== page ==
My first crisis of faith came a few months into owning my Lekker E-Amsterdam.
My brand new Lekker E-Amsterdam Bike (above) and my Lekker as customsied one year on (below)
I hadn't ridden it for a few weeks, but I powered it up and it showed that it still had a full charge so I set off on the 20km ride into work.
A few hundred metres down the road, it lost the top bar of charge, but I still didn't think too much about that.
A few kilometers further down the road it lost the second bar of charge, but was still showing that it was two thirds charged. This was unusual, but I just rationalised it away as an anomaly.
I got to the first hill of the day (about 6kms into my ride) and as I got to a steeper bit towards the top, I put some pressure on the pedals and instead of getting the expected assistance, the electrics just seemed to overload and crash. All power disappeared and the screen went blank and I came to an ungracious stop. After about 30 seconds, I managed to get it to fire back up, but it now showed next to no charge in the battery and I was forced to ride my bike the remaining 14 kilometers into work without any power assist. That wasn't fun.
I did contact Lekker, and they suggested I take it into a local electric bike shop and have them have a look at it, but the reason I bought my bike from Lekker was in part because there wasn't a local electric bike shop, so that left me at a bit of a loss as what to do.
Things only got worse over the next couple of months. There's a section of road on my commute - just past Rosny College where you turn left off Bastick Street onto Riawena Road - where the road has a short, but really steep, pitch, and on three separate occasions I've come around this corner, put some power on the pedals and the bike has just overloaded and shut down. It is somewhat ironic to me that on a route that I have ridden hundreds of times by bike, I have only ever walked it three times, and all three times were on my Lekker E-Amsterdam.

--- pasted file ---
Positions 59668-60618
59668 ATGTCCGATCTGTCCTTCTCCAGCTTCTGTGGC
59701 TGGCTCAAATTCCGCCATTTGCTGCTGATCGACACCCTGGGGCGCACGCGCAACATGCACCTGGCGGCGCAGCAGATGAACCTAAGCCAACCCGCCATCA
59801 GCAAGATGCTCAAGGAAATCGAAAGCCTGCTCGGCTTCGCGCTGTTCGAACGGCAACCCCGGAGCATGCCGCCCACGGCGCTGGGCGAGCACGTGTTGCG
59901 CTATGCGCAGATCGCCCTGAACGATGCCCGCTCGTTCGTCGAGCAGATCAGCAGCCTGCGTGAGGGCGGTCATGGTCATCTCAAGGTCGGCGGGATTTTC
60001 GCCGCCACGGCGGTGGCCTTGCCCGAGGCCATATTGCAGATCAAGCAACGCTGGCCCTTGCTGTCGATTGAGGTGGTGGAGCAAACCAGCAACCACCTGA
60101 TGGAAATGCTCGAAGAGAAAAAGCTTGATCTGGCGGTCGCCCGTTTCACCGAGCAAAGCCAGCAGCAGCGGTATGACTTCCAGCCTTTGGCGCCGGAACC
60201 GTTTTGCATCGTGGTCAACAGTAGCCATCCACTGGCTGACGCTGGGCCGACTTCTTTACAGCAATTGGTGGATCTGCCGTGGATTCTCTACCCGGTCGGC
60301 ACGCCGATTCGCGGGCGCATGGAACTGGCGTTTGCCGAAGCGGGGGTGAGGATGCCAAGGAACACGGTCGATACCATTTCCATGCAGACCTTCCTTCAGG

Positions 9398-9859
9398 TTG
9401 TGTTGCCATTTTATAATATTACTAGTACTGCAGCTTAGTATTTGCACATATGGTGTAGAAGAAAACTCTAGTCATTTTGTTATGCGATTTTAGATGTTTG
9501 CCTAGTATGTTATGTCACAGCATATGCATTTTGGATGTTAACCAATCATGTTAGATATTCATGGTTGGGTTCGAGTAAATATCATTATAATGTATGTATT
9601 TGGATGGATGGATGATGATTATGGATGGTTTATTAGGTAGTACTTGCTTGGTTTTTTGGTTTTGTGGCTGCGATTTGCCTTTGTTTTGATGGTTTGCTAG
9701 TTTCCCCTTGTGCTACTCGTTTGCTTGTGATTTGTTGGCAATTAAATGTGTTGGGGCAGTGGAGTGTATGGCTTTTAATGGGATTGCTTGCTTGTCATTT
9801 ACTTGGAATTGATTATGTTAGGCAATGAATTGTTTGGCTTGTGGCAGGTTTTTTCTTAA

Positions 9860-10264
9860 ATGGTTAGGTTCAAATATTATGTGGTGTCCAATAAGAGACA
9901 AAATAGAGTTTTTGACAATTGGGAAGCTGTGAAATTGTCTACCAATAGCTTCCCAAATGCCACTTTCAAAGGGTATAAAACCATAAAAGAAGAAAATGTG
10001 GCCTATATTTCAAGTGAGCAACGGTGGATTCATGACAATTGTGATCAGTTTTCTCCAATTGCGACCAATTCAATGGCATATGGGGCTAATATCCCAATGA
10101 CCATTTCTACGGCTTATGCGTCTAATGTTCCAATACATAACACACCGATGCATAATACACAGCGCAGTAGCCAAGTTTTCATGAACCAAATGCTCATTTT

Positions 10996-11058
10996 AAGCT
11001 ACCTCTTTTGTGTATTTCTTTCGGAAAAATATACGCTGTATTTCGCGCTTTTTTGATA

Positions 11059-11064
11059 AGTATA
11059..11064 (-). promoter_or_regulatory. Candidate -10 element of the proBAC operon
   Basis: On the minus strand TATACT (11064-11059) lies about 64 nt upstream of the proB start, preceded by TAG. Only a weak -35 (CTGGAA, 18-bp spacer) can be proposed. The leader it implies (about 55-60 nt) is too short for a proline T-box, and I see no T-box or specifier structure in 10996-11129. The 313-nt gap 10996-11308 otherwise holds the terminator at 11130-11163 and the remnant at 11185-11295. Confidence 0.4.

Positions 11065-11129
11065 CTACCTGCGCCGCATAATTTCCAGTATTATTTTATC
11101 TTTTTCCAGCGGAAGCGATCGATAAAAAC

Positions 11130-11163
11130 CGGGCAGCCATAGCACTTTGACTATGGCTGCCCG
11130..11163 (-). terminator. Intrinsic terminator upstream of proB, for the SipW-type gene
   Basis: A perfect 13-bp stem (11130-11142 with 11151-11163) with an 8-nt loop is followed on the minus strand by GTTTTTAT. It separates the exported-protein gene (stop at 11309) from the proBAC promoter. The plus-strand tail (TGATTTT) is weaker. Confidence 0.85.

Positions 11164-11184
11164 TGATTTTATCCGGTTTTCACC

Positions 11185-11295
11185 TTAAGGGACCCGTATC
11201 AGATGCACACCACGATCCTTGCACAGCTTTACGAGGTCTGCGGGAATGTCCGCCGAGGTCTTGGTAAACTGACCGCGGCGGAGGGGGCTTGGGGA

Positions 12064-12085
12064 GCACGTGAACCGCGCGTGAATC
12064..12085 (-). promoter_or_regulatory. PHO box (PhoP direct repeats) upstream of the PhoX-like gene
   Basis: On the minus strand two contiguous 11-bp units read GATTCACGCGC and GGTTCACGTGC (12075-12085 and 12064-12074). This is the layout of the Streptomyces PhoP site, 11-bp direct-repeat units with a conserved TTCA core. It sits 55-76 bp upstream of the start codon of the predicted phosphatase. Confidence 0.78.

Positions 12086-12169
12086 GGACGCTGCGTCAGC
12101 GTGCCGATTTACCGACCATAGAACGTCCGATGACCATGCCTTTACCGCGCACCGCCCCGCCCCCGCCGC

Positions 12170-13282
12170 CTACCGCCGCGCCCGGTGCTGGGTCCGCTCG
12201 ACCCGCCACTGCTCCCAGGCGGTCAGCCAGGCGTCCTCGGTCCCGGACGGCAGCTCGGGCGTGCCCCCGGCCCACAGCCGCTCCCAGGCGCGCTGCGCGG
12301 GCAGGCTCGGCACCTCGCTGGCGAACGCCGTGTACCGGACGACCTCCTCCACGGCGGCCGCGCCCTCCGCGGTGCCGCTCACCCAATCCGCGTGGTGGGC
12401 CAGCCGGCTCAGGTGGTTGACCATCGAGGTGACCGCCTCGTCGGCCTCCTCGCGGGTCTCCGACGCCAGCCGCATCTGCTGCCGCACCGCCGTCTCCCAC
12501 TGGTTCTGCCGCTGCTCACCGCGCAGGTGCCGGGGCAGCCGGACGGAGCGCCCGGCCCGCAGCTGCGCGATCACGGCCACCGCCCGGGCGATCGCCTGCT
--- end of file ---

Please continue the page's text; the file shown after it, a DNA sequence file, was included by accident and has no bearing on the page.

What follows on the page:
This hasn't been my only problem.
I mentioned in my initial review that one of my biggest concerns was the way the gears seem to 'stick' in the internal hub when trying to change gears going up hills due to the pressure being applied to the chain from the power assist. This problem didn't resolve itself through familiarity. In fact I actually think I have stripped or damaged the internal hub somehow. I remember when it happened, I changed gear from fifth to fourth when riding along a local bike trail and just heard this horrible sound from inside the hub and it locked up. I wasn't even putting pressure on it at the time. Since then the third and fourth gears have just never been right with even stickier gear changes and the gears themselves seeming to be more work than the gears around them. Not want you want from a $3000 bike that had only done around 400kms.
Just for completeness, looking at the other issues I raised at the time, here's my thoughts one year and 700kms on:
- I think (at 185cm) I would have been better buying the 54cm frame. The 58cm frame bar is just to high, and I ended up (after a bit of trial and error and another $200) settling on changing out the stem for a 130cm adjustable stem ( a BBB BHS-29 HighSix 130mm OS Adjustable Stem for those who want the technical detail) which I now ride at maximum height (see image below). This both gives me a more upright riding position and it shortens the reach which I find more comfortable. I also changed out the hand grips for some Ergon GP1 Rohloff Grips which I find much more comfortable. I often found myself getting numb hands with the grips provided even on my short rides.
- I got used to the seat.
- Once adjusted, the front lights work really well both in an urban environment and on darker streets, but I feel nervous with the rear light as it seems a bit under-powered. I use a second rear light just to be safe.
- Supplementing my main comments about battery failure, the Battery Life has been pretty disappointing for me, not so much in range, but in consistency. I bought the larger 14.5Ah battery with a reported range of 70kms. On some days I've ridden to work (20kms) and the battery still shows as fully charged, but on other occasions I have used most of the charge on just the 20km ride to or from work, with no noticeable difference in how I've ridden the bike. On one occasion, on a ride into town on a Saturday, the battery ran flat after just 25kms and I had to spend 2 hours at work waiting for it to get enough of a recharge to get me home. And no, it's not weather related as despite Tasmania's reputation for cold weather we basically have a marine climate and none of these days would have been below 15 degrees Celsius.